Iranian Nuclear Negotiations in Geneva

Kevin M. Miller

11/6/13

Iranian Nuclear Negotiations

Now that the permanent members of the Security Council (U.S., China, U.K., Russia, France) plus Germany (P5+1), have gotten Iran to the negotiating table in Geneva it seems that it is incumbent of the United States to state its case in detail to not only Iran, but also the world. By keeping the public at least partially informed of the negotiations their and the implications thereof we will be able to exert the maximum amount of pressure on the Iranians and their undoubted quest for nuclear weapons. The Iranians have been dealt a crushing blow for the past decade by way of sanctions. To the point where there economy is so crippled that they are unable to refine their own oil, and when leaving Iran, Iranian assets such as airlines are unable to refuel due to the scope of sanctions. This is the pressure the Security Council as well as unilaterally, the U.S. and its partners have placed on Iran. It’s time now for the strategy of choking them off economically, to pay dividends of peace for the region. The new Iranian president (who is still directed by the Supreme Leader Khomeini) has been offered a window of opportunity in these talks that will permit the Iranians to rejoin the world community.

The terms are lenient and correspond with only one aspect of their internal politics; the ceasing of production and subsequent enrichment of not only uranium but plutonium at the various nuclear facilities scattered throughout the country. The Iranians by the sheer amount of pressure placed on them by the U.S. and our allies should be enough of a stick to the Iranians that they decide to peacefully dismantle their nuclear program, completely, and allow for nuclear inspectors from not only the International Atomic Energy Agency (IAEA), but also inspectors from the U.S. to verify dismantlement. If Iran continues to play games with the U.S. and offer only token concessions over its nuclear program (as it did today in negotiations in Geneva), the consequences could be dire. Israel, a staunch ally of the U.S. and chief proponent of military strikes in Iran, have already drawn a metaphorical redline in the sand that Iran mustn’t cross. Else face the possibility of tactical nuclear strikes at various facilities in Iran related to their nuclear program.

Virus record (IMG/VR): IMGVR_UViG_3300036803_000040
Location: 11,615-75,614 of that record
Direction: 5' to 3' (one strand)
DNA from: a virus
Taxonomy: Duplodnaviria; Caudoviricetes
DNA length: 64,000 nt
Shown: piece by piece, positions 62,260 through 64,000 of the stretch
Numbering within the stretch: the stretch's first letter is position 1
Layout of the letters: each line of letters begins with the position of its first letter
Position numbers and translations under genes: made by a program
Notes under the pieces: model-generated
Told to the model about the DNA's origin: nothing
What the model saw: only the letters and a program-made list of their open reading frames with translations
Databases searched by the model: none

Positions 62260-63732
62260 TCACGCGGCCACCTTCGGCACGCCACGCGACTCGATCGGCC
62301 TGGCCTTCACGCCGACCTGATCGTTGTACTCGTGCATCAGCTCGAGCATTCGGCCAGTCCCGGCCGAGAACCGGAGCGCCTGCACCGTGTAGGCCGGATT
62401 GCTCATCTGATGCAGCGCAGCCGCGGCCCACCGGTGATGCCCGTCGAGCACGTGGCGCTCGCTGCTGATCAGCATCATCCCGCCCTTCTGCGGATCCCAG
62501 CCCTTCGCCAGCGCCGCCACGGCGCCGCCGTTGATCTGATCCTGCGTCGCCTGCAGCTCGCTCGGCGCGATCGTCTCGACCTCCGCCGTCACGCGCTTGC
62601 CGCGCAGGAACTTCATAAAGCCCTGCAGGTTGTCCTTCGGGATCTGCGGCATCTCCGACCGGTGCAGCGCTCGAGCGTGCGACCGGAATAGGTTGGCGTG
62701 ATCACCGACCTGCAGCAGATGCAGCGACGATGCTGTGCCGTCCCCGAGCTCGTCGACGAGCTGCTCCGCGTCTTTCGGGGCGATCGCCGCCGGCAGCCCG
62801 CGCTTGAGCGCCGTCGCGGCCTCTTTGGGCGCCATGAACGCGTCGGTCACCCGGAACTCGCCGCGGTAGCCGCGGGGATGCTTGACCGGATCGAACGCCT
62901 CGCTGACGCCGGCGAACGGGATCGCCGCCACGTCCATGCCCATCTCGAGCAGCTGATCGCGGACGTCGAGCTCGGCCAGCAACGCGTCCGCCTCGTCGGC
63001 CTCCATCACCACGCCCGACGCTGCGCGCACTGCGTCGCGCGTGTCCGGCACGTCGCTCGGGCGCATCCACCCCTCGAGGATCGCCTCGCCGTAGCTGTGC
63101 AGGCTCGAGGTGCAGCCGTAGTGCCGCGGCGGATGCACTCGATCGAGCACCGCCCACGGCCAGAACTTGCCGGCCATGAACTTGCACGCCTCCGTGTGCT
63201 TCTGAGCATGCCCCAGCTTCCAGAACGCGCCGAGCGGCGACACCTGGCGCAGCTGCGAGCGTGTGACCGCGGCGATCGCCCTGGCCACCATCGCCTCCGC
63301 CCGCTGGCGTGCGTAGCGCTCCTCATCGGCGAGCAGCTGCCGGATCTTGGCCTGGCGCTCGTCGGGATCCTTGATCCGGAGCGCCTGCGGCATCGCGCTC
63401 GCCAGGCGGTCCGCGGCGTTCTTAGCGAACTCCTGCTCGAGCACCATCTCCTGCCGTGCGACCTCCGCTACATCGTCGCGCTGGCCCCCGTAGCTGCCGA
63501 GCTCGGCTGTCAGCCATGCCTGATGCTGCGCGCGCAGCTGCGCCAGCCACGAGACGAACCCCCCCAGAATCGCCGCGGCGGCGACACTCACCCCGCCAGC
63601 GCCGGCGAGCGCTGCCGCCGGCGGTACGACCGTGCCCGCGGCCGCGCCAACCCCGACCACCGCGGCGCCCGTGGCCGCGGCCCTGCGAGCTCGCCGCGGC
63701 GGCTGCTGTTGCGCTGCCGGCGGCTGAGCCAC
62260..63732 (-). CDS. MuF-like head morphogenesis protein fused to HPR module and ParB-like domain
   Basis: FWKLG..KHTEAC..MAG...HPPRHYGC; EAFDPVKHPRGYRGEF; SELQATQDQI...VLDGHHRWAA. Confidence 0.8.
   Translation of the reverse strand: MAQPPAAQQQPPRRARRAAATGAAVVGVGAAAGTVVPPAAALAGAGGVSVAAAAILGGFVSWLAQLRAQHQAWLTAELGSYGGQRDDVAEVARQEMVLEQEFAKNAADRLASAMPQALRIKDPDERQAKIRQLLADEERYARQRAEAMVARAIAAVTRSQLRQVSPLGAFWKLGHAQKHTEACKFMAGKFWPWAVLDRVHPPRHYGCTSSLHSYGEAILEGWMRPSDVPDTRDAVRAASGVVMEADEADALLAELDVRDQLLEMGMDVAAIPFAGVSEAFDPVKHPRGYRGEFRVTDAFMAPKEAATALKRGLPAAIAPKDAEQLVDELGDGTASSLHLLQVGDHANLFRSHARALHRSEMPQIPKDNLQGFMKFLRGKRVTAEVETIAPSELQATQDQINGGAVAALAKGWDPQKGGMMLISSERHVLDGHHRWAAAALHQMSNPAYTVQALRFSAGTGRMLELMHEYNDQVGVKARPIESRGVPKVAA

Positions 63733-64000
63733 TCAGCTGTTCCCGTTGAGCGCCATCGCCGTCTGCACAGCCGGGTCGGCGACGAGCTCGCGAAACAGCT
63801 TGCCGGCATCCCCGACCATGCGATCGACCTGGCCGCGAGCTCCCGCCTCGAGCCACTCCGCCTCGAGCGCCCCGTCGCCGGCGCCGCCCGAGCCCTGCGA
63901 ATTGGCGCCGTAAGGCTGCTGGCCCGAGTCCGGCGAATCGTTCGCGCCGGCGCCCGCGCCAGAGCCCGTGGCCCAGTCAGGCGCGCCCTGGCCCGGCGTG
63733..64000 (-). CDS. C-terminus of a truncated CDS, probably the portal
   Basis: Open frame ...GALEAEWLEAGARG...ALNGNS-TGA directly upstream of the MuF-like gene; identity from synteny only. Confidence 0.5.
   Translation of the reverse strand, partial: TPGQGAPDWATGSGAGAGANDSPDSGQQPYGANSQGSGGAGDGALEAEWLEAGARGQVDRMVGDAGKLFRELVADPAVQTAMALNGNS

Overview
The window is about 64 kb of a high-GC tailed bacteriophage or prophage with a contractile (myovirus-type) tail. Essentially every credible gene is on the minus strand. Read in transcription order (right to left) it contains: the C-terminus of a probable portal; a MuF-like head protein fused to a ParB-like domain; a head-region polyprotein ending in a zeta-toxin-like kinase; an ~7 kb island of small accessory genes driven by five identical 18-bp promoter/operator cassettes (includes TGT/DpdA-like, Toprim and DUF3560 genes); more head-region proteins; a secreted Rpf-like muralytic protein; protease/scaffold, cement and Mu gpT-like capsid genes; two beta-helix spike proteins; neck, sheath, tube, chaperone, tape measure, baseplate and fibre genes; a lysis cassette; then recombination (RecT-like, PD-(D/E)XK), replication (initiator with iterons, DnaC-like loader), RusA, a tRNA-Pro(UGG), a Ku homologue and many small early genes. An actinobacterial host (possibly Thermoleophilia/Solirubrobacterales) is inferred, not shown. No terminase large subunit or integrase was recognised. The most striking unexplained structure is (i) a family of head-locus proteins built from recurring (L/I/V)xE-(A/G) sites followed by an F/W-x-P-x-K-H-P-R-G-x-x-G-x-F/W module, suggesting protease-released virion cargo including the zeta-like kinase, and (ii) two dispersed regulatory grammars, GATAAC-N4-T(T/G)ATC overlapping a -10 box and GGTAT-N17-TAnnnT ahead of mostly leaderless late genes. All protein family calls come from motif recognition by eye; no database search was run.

The United States, however, not to be outdone, has according to reports, drawn up its own plans for how to handle a recalcitrant Iranian policy. Let it be clear, if Iran does not resolve this issue peacefully in Geneva, there is a real possibility that it will be resolved violently, strategically, and with nuclear weapons being dropped on Iranian soil. For the Israelis the choice is clear. The anti-Semitic regime in Iran must not be able to get anywhere even close to acquiring nuclear weapons. Erstwhile in Washington the main objective of protecting its regional partners and preventing a region wide arms race are the foundations of American foreign policy over the last twenty plus years.

So as Geneva continues and the talks go on, we as Americans should not forget the very real stakes that are on the table. As well as the very real consequences of not being able to come to a reasonable reckoning with the Iranians on not only their nuclear program, but the regimes xenophobic attitude toward its regional arch nemesis, Israel. If we are to prepare a world for our children, and children’s’ children that is safe and free from the type of threats in not only Iran but North Korea too then the time is now to begin that long and arduous task ahead of us an order to protect the civility and comity which right now exist between nations.

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